Hattie Ophelia Wyatt Caraway, a Democrat from Arkansas, becomes the first woman to be elected to the U.S. Senate when she won the special election on January 12, 1932.
Born near Bakerville, Tennessee, Caraway worked as a schoolteacher. However, when her husband, Thaddeus Horatio Caraway died, the governor appointed her to the Senate to fill the vacancy. A few days after his funeral, Governor Harvey Parnell named Hattie to fill the senate seat. “I have appointed Mrs. Caraway as United States Senator because I feel she is entitled to the office held by her distinguished husband, who was my friend,” Parnell explained. “The office belonged to Senator Caraway, who went before the people and received their endorsement for it and his widow is rightfully entitled to the honor.” The Washington Post blasted Parnell’s rationale. “Representation in Congress belongs to the people of the State,” the Post editors wrote. “Mrs. Caraway should have been given the appointment on her own merit and not on the basis of sentimentality or family claim upon the seat.”
The Hattie and Huey Tour
Party leaders assumed the widow had no intention of seeking a full term, but they were wrong. With the support of Huey Long, a powerful senator from Louisiana, Caraway was elected to the seat. On May 9, 1932, Caraway declared her candidacy. “I pitched a coin and heads came [up] three times,” she noted in her diary. “I really want to try out my own theory of a woman running for office.” Competitors ridiculed her chances, but they underestimated the tenaciousness of the “little lady from Arkansas.” Among her many supporters was Louisiana senator Huey Long. In August 1932, the controversial Long joined Caraway for a week-long road trip—the Hattie and Huey Tour. “We’re here to pull a lot of pot-bellied politicians off a woman’s neck,” Long bellowed to appreciative crowds.
Based on estimates, the largest crowds ever to attend political gatherings showed up in Arkansas. Generally, rural people lined the roads to see Hattie and Huey as they went from town to town. If we have seen a figure similar to our current President, Huey Long may be the closest estimation. Hattie played a little more coy compared to her spit-fiery companion. But as they traveled, she began to mimic his style. But she played the schoolteacher – wanting to educate the public as to the workings of government. (Hattie and Huey : An Arkansas Tour by David Malone). Caraway easily won the election.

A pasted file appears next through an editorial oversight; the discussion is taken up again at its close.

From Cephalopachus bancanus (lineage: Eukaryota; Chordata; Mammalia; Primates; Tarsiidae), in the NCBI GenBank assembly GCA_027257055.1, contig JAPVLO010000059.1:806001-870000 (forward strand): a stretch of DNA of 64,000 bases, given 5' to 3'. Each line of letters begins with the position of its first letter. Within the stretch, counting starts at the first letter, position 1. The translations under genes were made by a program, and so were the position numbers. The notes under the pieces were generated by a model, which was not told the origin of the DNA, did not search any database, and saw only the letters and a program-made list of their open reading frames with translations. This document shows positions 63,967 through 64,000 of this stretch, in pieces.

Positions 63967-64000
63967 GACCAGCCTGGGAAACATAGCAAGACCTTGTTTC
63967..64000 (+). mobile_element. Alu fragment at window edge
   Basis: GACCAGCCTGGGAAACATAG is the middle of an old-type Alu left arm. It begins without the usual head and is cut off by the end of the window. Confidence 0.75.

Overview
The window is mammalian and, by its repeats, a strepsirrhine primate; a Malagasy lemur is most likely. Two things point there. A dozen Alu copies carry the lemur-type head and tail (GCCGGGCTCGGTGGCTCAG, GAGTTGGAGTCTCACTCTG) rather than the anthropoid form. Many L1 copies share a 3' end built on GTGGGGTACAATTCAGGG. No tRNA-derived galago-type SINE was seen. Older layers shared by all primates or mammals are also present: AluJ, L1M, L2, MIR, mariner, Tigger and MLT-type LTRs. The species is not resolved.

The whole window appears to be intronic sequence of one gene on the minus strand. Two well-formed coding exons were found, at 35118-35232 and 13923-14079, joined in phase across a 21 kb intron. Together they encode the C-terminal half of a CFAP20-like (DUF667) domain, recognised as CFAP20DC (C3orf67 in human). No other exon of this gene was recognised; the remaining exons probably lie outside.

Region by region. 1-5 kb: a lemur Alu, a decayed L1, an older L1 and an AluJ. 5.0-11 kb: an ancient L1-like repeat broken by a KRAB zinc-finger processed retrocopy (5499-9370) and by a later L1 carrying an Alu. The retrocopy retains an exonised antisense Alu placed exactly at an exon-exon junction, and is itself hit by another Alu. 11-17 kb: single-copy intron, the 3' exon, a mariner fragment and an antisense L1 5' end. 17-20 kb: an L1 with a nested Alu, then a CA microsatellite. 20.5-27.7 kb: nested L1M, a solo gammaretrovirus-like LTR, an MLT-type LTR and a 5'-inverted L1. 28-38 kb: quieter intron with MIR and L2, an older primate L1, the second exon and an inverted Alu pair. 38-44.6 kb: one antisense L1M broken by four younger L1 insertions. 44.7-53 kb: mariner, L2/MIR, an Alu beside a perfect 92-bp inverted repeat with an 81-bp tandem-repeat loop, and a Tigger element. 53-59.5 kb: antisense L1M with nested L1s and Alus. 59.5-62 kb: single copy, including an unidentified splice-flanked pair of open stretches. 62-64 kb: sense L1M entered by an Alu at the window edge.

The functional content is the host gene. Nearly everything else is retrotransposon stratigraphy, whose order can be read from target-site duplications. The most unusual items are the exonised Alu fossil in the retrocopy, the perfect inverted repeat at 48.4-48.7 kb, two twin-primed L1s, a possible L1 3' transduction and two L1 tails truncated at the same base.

The Mixed History of Hattie Caraway
Unfortunately, Caraway did not have the best record on civil rights. When it came to women’s rights, her progressiveness won the day. She endorsed and voted for the Lucretia Mott Equal Rights Amendment in 1943. This measure came to the Senate on 11 prior occasions. She worked on it since 1937. She also fought against institutional sexism in the Senate. Her most famous quote: “I haven’t the heart to take a minute away from the men. The poor dears love it so.”
But as a southern Senator, race told a different story. She voted with the unified bloc of her southern colleagues. Caraway voted against the anti-lynching law of 1938 and, in 1942, joined other southern Senators in a filibuster to block a proposed bill that would have eliminated the poll tax. While she was opposed to lynchings, she was concerned this bill was designed to “destroy the South not only as a political entity but as a business threat.”
The End of Her Senate Term
In 1938, Arkansas reelected her without Huey Long, who had died. Caraway initially spoke so infrequently in the Senate that she became known as “Silent Hattie.” But as time went on, she emerged as a fiercely partisan supporter of New Deal legislation, seconding the nomination of President Franklin Roosevelt. On April 4, 1939, Caraway also voted to confirm the inspiration of this website, Justice William O. Douglas.
However, by 1944, Caraway faced a tough field of Democratic primary challengers in her bid for renomination. Many felt her campaign was uninspired. She finished last among the four contenders. Instead, Arkansas elected J. William Fulbright, who served for three decades as one of the Senate’s most influential Members.
After failing to win renomination in 1944, President Franklin Delano Roosevelt appointed her to the Federal Employees Compensation Commission.